August 17, 2004 |
These days, when Bob Dylan takes the stage on his Never Ending Tour - if it's Tuesday, he must be in Charleston, S.C. - he's introduced as "the poet laureate of rock-and-roll. " The songwriting bard has answered to that title since the early 1960s, when the jingle jangle of his "skipping reels of rhyme" exploded notions of pop music's creative limitations, and in the words of Bruce Springsteen, "freed your mind the way Elvis freed your body. " But do great pop songs qualify as great poems?
April 20, 2004 |
My husband had just bought the newly issued CD of Bob Dylan's 1964 concert at Philharmonic Hall in New York, and our 15-year-old daughter was perplexed at yet another addition to our already extensive Dylan archive. She had never understood what made this raspy-voiced guy so important, anyway. "Why is he famous?" she asked. Delighted at the opportunity to deliver a history lesson, her father - a passionate antiwar activist during the Vietnam years - spent the next couple of hours playing old songs and explaining Dylan's seminal role in the protest music of the 1960s.
April 3, 2004 |
Moments before Bob Dylan walked onstage at different area venues on three successive nights this week, an anonymous announcer served up an overview of the bard's career. Through the sometimes deafening applause, you could pick up such phrases as "substance abuse" and "found God," and "who was written off as a has-been in the late '80s. " The idea, evidently, was to acquaint newcomers to the Church of Bob with his unprecedented reach, the myriad ways his music has informed and commented upon and threaded through American life during more than four trippy decades.
September 5, 2003 |
Masked and Anonymous isn't a good movie, at least by any conventional definition of the word good. But it's not a bad movie, either. It's a Bob Dylan movie. Which means that the pleasure (or pain) derived from watching it is in direct proportion to just how much of a fool for Bob Dylan you happen to be. And while it may be a slight exaggeration to say this is a Bob Dylan world, it's certainly a world full of Bob Dylan lovers, judging by the all-star cast assembled for the intentionally puzzling Larry Charles-directed saga (which looks great, despite a mere $4 million budget)
May 24, 2002 |
It is hard for me to accept the fact that Memorial Day is upon us already, as I'm just getting ready to celebrate Easter. Area auctioneers, however, fully aware of the calendar, have scheduled several sales for the holiday - including these, which I think are worth taking a break from the picnic grill to attend. If you like rock 'n' roll, sports memorabilia, celebrity autographed items, pressed steel trucks and other old toys, then the Audubon's Auctioneers Gallery is the place to be at noon Monday.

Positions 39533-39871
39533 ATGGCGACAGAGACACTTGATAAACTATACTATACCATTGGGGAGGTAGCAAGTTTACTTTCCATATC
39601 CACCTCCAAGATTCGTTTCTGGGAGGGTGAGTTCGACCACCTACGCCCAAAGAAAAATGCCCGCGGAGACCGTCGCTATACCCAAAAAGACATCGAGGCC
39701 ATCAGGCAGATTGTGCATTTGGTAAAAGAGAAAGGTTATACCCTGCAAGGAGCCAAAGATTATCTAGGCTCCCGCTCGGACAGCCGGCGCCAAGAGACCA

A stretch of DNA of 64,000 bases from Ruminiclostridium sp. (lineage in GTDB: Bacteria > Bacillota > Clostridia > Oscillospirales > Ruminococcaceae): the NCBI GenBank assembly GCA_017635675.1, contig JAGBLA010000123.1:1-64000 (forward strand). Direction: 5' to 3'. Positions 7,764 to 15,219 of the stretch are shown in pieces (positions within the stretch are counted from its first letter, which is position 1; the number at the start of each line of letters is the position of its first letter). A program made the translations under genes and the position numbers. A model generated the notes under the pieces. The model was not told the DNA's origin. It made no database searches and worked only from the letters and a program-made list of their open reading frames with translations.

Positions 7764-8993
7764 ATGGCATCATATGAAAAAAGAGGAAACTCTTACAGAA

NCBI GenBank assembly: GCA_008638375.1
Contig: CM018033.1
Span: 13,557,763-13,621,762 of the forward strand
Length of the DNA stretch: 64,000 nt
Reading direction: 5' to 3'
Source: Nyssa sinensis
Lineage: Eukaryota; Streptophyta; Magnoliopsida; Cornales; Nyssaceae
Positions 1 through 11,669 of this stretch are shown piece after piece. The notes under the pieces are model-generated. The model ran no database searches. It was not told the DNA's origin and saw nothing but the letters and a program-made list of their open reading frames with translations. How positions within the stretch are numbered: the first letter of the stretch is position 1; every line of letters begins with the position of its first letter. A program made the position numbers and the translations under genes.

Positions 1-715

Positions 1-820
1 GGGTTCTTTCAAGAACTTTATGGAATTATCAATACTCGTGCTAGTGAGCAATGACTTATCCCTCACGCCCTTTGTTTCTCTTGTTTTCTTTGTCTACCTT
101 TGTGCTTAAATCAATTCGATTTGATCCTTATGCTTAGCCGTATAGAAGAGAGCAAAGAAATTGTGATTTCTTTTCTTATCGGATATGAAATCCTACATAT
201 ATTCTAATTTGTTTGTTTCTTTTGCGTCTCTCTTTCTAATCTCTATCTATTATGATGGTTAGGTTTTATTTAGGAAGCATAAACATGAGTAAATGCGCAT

February 28, 1998 |
For Bob Dylan, it seems, the wives, they were a-changing. The New York Post reports that one of the dino-rocker's mystery girlfriends is writing a tell-all that says Dylan secretly had at least two wives and a bevy of babies with them and other women. According to Susan Ross, Dylan has been wed not once but thrice and has "eight or nine" children - nearly twice the number listed in his latest bio. The public line is that the Grammy winner wed only Sara Lowndes and divorced in 1977, with her getting custody of their brood of five, including Jakob, the Wallflowers front man. Jakob, 26, is referred to as Dylan's youngest.
September 30, 1997 |
Bob Dylan has finally painted his dark-blue masterpiece. After decades wrestling with the blues, first in wordy academic exercises and more recently in spare interpretations of rural classics, the 56-year-old rock bard has poured his hard-won wisdom into an astonishing collection of blunt meditations on life and death. Time Out of Mind ( Columbia), which arrives in stores today, dwells on the human concerns that others in rock's senior division seem determined to escape: Aging.
August 27, 1997 |
The times, they sure are a-changin.' Just a few months ago, Bob Dylan was knockin on heaven's door. Now the mumblemouthed '60s songwriting icon, recovered from a potentially fatal heart infection, has a gig next month in Italy as the opening act for the pope. That's John Paul II, minus George and Ringo. Coincidence? We think not. Turns out Il Papa's got a brand new youth rally planned on Sept. 27 in Bologna during the Catholic Eucharistic Congress. Monsignor Ernesto Vecchi said the patron saint of counterculture would be among several singers to perform at the rally, which the pontiff will headline.
August 27, 1997 |
Bob Dylan will sing for Pope John Paul II next month at a Catholic Eucharistic Congress in Bologna, Italy. A Vatican spokesman said yesterday that the rock icon will be among several singers performing at a youth rally closing the congress on Sept. 27. The pope is expected to attend about 1 1/2 hours of the rally, address the young people, and stay to hear at least some of Dylan's music. "We chose him as the representative of the best type of rock," said the spokesman. "He has a spiritual nature.
August 22, 1997 |
There had to be people who came to the Mann Center for the Performing Arts Wednesday night simply to see Bob Dylan walk onto the stage, to rejoice in his health, and to share in the triumph of a survivor. Earlier this summer, Dylan gave the music world a scare when he landed in the hospital with a rare heart infection. He resumed his "Neverending Tour" three weeks ago, and though he chatted more Wednesday than he has in the past - he introduced "Shelter From the Storm" as "the Neil Young version," and thanked the crowd for coming out in what he accurately described as a "drenching" rain - he played the survivor role with characteristic understatement.